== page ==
anti-slavery black history Civil Rights

Harriet Tubman

Harriet Tubman was a famous ‘conductor’ on the underground railroad leading over 300 of slaves to freedom during the 1850s.

Tubman was born a slave in Maryland’s Dorchester County around 1820. She began work at 5/6 as a house servant and seven years later she was forced to work as a field hand. She endured brutal beatings and in one instance when standing up for another field hand she was struck in the head with a two-pound weight. This injury plagued her for the rest of her life.

In 1849 she fled slavery fearing that she was to be sold. She left her free husband (she took his last name, previously she was Araminta Ross. Harriet was her mothers name) and other family behind. Tubman fled through Pennsylvania to Philadelphia where she saved money so that she could return to free her family. On her first trip back to the south she escorted her sister and her sister’s children to freedom. On the second trip she rescued her brother and two other men. On the third she intended to rescue her husband, only to find he had remarried. She escorted other slaves seeking freedom to the North.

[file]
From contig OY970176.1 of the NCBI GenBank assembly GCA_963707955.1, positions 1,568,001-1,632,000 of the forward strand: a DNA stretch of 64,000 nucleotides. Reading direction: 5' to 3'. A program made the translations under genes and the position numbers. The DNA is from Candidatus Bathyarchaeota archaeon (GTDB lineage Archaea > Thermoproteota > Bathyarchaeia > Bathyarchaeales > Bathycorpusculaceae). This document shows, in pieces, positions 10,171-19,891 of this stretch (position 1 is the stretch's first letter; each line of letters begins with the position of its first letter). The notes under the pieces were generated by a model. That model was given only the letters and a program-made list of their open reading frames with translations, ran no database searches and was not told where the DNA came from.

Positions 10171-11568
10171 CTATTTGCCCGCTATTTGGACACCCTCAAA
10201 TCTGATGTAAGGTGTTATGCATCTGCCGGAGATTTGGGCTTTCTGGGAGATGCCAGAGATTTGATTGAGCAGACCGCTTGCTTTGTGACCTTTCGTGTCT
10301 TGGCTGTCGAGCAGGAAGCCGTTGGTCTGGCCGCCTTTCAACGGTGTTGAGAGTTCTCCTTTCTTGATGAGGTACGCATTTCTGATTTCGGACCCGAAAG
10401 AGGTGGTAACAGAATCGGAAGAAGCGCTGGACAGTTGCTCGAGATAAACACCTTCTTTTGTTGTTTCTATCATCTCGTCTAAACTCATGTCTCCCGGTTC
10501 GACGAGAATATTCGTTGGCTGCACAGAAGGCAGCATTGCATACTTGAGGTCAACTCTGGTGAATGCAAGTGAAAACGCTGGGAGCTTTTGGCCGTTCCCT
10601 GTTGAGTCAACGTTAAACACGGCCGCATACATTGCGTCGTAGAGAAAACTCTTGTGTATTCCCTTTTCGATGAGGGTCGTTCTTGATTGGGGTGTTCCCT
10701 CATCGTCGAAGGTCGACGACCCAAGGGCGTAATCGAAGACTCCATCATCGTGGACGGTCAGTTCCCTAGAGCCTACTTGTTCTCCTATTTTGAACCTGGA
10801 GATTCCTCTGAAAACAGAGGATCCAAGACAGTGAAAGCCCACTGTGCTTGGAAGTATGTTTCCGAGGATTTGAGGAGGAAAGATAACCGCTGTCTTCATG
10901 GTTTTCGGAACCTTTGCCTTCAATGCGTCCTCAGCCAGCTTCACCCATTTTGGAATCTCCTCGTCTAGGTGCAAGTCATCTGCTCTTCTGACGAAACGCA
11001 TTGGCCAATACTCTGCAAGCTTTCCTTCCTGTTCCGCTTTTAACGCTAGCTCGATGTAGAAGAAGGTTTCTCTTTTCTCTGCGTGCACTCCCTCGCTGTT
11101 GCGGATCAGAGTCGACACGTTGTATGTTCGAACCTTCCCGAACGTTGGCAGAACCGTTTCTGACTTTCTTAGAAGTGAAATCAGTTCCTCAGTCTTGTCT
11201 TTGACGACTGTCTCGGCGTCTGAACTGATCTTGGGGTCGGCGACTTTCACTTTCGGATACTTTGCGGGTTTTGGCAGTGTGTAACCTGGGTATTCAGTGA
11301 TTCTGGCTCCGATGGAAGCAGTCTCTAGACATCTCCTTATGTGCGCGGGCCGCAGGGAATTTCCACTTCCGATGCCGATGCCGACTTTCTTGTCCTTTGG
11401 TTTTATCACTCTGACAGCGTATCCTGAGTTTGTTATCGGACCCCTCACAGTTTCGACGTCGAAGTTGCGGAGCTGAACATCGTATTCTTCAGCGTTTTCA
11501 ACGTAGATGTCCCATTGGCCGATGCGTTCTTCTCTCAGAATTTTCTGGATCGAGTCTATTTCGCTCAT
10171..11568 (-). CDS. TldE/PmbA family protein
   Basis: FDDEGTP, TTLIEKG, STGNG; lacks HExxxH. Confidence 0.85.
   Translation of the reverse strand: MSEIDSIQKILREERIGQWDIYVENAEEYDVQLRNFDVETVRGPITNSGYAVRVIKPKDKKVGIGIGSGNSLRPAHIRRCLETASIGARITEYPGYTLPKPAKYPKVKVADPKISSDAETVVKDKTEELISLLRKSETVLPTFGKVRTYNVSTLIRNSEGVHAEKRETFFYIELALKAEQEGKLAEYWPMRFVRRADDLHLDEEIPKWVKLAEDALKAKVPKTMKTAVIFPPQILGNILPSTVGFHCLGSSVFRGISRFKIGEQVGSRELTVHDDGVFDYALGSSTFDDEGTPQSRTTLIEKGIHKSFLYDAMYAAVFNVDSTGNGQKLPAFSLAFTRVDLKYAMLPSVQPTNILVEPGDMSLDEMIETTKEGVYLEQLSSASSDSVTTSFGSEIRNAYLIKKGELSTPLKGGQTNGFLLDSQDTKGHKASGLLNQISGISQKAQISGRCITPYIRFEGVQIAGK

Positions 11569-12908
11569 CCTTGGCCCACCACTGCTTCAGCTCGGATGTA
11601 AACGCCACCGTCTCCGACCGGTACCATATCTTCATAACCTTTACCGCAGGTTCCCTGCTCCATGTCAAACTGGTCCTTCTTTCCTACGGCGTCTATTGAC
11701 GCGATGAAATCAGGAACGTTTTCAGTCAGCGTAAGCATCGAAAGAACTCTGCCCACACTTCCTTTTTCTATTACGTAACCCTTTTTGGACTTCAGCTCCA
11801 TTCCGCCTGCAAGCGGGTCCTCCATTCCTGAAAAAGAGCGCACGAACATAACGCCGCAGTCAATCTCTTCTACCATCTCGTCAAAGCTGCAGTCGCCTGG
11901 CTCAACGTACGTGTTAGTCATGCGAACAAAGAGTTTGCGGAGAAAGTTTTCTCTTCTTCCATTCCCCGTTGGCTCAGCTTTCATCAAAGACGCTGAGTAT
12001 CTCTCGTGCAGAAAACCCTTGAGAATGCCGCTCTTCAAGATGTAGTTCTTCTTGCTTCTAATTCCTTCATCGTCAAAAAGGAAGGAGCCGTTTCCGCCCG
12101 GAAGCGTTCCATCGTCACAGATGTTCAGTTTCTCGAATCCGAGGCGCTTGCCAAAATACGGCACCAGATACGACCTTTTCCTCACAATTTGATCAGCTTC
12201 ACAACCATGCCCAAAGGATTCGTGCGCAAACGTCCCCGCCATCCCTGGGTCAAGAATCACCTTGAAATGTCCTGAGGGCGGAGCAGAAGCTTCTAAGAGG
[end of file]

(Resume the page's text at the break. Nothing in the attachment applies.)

She returned to the south at least 19 times even though there was a bounty on her head – a bounty that ended up at around forty thousand dollars. She used clever techniques like using the master’s horse and buggy for the first leg of the journey; leaving on a Saturday night, since runaway notices couldn’t be placed in newspapers until Monday morning; turning about and heading south if she encountered possible slave hunters; and carrying a drug to use on a baby if its crying might put the fugitives in danger. Tubman even carried a gun which she used to threaten the fugitives if they became too tired or decided to turn back, telling them, “You’ll be free or die.” She never lost a slave on any of her trips to the South.

During the Civil War Tubman worked as a cook, nurse and a spy for the Union Government. After the war she continued to help blacks start their new lives in freedom. She cared for her parents and other needy relatives, turning her residence into the Home for Indigent and Aged Negroes.

Sources here and here.

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